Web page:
Apple's newest incarnation of its Web browser, Safari 5.0.1, has a new extensions feature along with it, bringing a whole new level of in-browser widget power, including HTML5 goodness.
The new Safari 5.0.1 version includes the usual raft of performance improvements, UI adjustments and bugs, including that pretty enormous "auto-fill" security loophole from the other day. Its biggest treat is the addition of Safari Extensions and the associated Extensions Gallery. This has been available to developers for a month or so, but is only now hitting the average Apple consumer--the delay was predesigned so that coders could leverage the new tech to get things ready for the general public.
But what have they got ready? The Extensions are next-gen plug-ins to the browser itself--think of them as in-browser apps--that essentially let you pick and choose among a bunch of available extras to enhance how Safari works, so it better suits your needs or wants. Still confused? It's stuff like "toolbars that display live web feeds" to "sophisticated programs that filter web content," according to Apple. But there're a bunch of big-name Extensions that also give you a flavor of what you can do: The MS Bing extension, for example, which keeps tabs on your search efforts, by automatically suggesting searches, complete with context sensing for maps and so on, when you simply select some text in a normal web page.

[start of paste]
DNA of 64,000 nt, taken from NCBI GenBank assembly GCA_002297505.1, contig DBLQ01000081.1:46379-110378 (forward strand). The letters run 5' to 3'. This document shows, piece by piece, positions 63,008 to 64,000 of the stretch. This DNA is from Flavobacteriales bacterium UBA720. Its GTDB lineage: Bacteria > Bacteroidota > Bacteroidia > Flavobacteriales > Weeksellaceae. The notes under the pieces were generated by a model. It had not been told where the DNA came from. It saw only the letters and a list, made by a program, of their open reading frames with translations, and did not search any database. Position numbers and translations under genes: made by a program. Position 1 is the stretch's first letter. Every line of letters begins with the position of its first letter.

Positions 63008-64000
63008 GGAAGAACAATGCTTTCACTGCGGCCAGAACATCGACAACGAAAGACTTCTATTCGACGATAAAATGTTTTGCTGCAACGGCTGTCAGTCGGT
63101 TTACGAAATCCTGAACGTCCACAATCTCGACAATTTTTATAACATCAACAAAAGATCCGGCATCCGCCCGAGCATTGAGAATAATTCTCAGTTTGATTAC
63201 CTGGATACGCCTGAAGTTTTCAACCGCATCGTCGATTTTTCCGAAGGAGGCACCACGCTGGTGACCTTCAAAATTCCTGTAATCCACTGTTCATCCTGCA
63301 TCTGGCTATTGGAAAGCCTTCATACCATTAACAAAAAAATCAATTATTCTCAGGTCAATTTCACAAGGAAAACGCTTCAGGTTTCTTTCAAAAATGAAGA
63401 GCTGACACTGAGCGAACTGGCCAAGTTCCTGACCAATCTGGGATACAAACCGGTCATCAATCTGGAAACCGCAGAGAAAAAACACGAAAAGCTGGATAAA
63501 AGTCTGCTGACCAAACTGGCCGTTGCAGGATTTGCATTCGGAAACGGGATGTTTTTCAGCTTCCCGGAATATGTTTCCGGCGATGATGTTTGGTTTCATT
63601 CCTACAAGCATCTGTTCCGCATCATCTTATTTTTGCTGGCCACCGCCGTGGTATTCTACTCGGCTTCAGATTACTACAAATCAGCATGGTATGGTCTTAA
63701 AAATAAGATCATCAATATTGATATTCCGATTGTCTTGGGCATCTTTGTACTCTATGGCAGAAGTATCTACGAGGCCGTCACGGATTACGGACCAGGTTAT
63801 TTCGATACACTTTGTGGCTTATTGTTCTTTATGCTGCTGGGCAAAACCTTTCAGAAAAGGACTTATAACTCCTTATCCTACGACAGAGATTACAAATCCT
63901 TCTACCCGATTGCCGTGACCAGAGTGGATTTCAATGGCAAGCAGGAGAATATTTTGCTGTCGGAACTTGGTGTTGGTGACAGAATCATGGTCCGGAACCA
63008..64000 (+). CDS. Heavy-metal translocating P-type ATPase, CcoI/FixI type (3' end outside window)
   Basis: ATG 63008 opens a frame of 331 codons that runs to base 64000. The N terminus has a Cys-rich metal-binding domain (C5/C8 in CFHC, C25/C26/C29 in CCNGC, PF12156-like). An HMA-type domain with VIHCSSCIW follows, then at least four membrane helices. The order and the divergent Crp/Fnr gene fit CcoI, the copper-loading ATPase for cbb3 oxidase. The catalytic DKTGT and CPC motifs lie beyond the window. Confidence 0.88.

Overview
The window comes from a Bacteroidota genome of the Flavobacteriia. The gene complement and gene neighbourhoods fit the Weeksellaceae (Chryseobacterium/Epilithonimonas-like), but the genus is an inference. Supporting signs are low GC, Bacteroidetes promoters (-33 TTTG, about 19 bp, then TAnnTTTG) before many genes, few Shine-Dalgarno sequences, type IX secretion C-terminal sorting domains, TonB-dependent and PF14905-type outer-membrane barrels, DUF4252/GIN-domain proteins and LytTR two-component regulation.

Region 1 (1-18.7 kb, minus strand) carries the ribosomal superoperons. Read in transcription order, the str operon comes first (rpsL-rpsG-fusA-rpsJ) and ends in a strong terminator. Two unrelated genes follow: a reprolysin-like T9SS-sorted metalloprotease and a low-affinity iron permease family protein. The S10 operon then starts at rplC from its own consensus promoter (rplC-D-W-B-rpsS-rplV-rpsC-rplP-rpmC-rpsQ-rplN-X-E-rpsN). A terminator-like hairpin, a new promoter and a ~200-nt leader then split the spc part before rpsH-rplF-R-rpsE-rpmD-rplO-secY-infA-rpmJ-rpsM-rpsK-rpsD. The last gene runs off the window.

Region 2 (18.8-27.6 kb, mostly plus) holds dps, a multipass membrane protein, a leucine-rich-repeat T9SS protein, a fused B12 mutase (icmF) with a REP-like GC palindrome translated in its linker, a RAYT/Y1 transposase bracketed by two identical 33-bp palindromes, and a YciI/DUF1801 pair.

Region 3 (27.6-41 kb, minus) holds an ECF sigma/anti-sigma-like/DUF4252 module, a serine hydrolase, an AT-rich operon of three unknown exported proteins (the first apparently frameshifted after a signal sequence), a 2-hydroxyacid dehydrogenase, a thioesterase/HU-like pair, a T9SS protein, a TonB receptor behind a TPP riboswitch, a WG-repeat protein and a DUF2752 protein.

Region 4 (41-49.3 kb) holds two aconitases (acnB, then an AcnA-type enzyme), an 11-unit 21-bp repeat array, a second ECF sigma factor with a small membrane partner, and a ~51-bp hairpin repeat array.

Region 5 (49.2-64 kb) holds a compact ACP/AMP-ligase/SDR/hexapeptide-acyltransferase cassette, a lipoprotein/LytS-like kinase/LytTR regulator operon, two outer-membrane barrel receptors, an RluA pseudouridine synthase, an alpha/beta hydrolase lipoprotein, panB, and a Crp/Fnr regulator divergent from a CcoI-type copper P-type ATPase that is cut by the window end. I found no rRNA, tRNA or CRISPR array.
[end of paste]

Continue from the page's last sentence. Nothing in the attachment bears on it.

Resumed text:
Twitter's got an official extension too, which lets you quickly tweet about a page you've surfed to, as well as delivering a live feed of trending topics--adding in an always-on aspect to Twitter that almost brings the already near-real-time service up to completely real-time relevance (since users don't have to hunt for a separate Twitter app). News-minded Safari users may also like the New York Times extension, which sits in the browser and live-updates as news hits the Times' Web page.
Extensions can be found by visiting an extensions.apple.com website, or via Safari's own Gallery menu item, so they're easy to find (and Apple can manage the code, somewhat akin to how it manages the App Store in iTunes, so that it can keep potentially troubling or malicious extensions away from the end-user). Is this like a Safari-specific app store? You betcha! The code that extension developers can use includes HTML5 too, so Apple's again gently pushing the "HTML5 is the future of browsers" agenda. Mind you, with YouTube's recent HTML5-friendly adjustments, perhaps this battle against Adobe Flash is largely won ...
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